No question about it: When choosing analog components, designers have a huge array of options out there. For example, there are tens of thousands of op amps, many optimized for a specific application, and each offering a subtle combination of trade-offs in various primary, secondary, and even tertiary characteristics. At the end of the day, they are all op amps offering a basic function, despite the various implementations.
But signal isolation is a different sort of design challenge. (“Isolation” means there is no galvanic or ohmic path between input and output, yet energy representing a signal can pass through the barrier.) Isolation may be needed for a variety of reasons. These include maintaining overall signal integrity, providing common-mode rejection, ensuring user or component safety, separating “grounds” and circuit-common return paths, allowing ground-referenced digital outputs to drive floating MOSFET gates, enabling single-ended to differential signal conversion, and eliminating ground loops — and the list could go on much longer. In some cases, isolation's role is to improve performance. In others it is absolutely essential to meeting specs and having viable circuit.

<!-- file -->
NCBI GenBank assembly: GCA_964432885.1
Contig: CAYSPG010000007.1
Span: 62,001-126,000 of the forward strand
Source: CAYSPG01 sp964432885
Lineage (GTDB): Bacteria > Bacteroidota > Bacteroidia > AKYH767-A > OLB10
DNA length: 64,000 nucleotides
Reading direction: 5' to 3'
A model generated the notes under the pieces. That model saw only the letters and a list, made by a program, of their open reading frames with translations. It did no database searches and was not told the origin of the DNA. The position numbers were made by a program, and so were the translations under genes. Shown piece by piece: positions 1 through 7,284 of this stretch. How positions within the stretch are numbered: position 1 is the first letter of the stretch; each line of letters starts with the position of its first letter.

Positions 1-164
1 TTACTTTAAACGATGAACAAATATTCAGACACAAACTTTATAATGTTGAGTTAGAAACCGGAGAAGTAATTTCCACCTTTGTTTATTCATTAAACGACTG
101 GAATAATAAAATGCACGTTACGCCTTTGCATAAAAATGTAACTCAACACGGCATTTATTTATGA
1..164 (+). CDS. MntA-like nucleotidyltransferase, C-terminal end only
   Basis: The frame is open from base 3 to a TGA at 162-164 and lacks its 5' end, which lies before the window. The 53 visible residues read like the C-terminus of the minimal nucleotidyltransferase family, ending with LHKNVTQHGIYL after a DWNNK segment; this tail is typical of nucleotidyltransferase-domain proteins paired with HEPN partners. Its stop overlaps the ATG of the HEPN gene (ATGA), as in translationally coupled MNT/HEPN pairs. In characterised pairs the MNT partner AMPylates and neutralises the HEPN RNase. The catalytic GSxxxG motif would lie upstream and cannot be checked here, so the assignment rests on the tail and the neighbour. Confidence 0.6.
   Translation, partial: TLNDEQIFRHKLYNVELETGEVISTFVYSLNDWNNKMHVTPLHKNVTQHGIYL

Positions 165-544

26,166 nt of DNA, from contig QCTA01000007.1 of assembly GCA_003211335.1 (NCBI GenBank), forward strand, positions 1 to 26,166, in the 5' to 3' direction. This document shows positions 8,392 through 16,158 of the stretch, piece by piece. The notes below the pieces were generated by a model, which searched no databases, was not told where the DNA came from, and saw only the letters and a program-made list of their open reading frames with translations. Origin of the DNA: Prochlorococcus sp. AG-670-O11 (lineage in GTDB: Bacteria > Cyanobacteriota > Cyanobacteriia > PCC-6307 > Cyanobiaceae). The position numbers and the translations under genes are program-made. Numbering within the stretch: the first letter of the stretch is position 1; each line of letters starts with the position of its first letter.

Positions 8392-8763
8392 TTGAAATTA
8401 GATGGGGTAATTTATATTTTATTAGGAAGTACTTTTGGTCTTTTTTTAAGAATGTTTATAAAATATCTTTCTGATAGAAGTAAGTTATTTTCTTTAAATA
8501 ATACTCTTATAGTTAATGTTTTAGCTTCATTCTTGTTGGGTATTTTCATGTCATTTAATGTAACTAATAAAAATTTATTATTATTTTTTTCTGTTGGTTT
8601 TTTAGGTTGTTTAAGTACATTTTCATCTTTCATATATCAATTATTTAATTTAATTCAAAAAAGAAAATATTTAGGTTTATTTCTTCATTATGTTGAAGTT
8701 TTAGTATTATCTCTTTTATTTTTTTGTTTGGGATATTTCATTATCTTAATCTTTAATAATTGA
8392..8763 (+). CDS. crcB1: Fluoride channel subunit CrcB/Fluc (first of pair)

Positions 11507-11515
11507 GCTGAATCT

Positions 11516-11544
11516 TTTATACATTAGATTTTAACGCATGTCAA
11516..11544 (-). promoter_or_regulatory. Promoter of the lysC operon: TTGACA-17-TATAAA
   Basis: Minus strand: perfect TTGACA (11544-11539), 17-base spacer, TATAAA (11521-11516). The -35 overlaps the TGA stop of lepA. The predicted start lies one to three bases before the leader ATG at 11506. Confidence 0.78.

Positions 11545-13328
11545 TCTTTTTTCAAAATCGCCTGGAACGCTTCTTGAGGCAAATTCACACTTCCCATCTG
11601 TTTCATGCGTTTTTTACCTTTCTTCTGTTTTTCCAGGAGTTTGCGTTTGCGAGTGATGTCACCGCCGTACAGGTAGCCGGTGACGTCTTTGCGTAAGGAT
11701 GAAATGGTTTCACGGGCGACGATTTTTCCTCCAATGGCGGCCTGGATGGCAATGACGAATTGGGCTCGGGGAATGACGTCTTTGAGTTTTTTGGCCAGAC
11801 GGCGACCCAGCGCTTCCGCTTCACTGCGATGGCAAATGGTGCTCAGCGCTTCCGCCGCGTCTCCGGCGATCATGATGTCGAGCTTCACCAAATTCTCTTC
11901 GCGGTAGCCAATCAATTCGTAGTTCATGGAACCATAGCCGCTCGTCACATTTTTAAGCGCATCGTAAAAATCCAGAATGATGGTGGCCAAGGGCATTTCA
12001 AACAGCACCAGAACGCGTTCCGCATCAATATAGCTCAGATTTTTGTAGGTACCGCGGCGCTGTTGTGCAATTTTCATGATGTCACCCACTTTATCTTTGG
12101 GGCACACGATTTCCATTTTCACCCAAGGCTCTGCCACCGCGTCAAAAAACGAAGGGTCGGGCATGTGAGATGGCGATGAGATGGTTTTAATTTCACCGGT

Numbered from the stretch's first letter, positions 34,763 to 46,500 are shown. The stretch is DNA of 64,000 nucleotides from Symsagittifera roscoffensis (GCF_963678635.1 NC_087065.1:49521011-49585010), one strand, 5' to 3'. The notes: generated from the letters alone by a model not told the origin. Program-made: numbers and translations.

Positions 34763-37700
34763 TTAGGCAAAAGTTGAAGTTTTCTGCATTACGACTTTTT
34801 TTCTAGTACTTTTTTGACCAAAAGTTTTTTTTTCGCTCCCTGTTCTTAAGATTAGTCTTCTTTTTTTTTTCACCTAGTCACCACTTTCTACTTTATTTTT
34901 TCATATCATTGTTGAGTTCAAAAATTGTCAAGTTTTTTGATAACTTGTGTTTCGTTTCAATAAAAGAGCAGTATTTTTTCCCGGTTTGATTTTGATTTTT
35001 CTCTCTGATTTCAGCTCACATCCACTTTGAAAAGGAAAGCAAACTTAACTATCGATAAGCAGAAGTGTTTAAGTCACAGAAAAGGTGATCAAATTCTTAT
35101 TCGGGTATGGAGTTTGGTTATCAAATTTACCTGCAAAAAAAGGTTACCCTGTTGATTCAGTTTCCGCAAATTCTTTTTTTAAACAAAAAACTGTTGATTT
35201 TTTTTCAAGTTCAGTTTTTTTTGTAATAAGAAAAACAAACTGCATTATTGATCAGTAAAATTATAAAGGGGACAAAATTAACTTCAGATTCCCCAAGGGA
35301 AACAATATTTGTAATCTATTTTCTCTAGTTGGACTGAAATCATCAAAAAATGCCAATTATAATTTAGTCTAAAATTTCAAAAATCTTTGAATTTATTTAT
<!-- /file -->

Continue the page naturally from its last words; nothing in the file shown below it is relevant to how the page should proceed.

But how best to achieve that isolation? That's the interesting part, since there are many fundamentally different ways to do it. The most common approaches use transformer (magnetic), optical, capacitive, and even RF-coupled techniques. Further complicating the situation, there are subsets within these topologies. For example, you can isolate a sensor signal via all-analog techniques. Otherwise you may choose to amplify and digitize it first (and you'll need isolated power, too), then just isolate the digitized serial bit stream and, if needed, reconvert to analog at the other end. Further, there are very different physical realizations ranging from monolithic ICs to hybrids and even modules.
Each of the very different approaches offers interesting and complex tradeoffs in speed, isolation voltage, bandwidth, footprint, long-term reliability, and cost. The vendor community is also quite diverse. Some sources offer only one approach and are therefore biased towards it, while others offer several types, and can give (in theory) a more even-handed assessment of the pros, cons, attributes, and trade-offs of isolation technique A versus B.
If I were interviewing a candidate for an analog circuit-design position (and thankfully, I'm not!), I would certainly ask him or her about a basic analog circuit, such as an op amp circuit with gain, of course. But for a position which requires a more experienced engineer, I'd ask about isolation, because it highlights the multiple, non-overlapping ways that you can achieve a given goal, and the trade-offs you make as you decide which approach best matches the target specifications. An engineer who understands the how and why of that, and can articulate it, is certainly a viable candidate.
What's your preferred isolation technique, and why? Do you ask analog job candidates about it?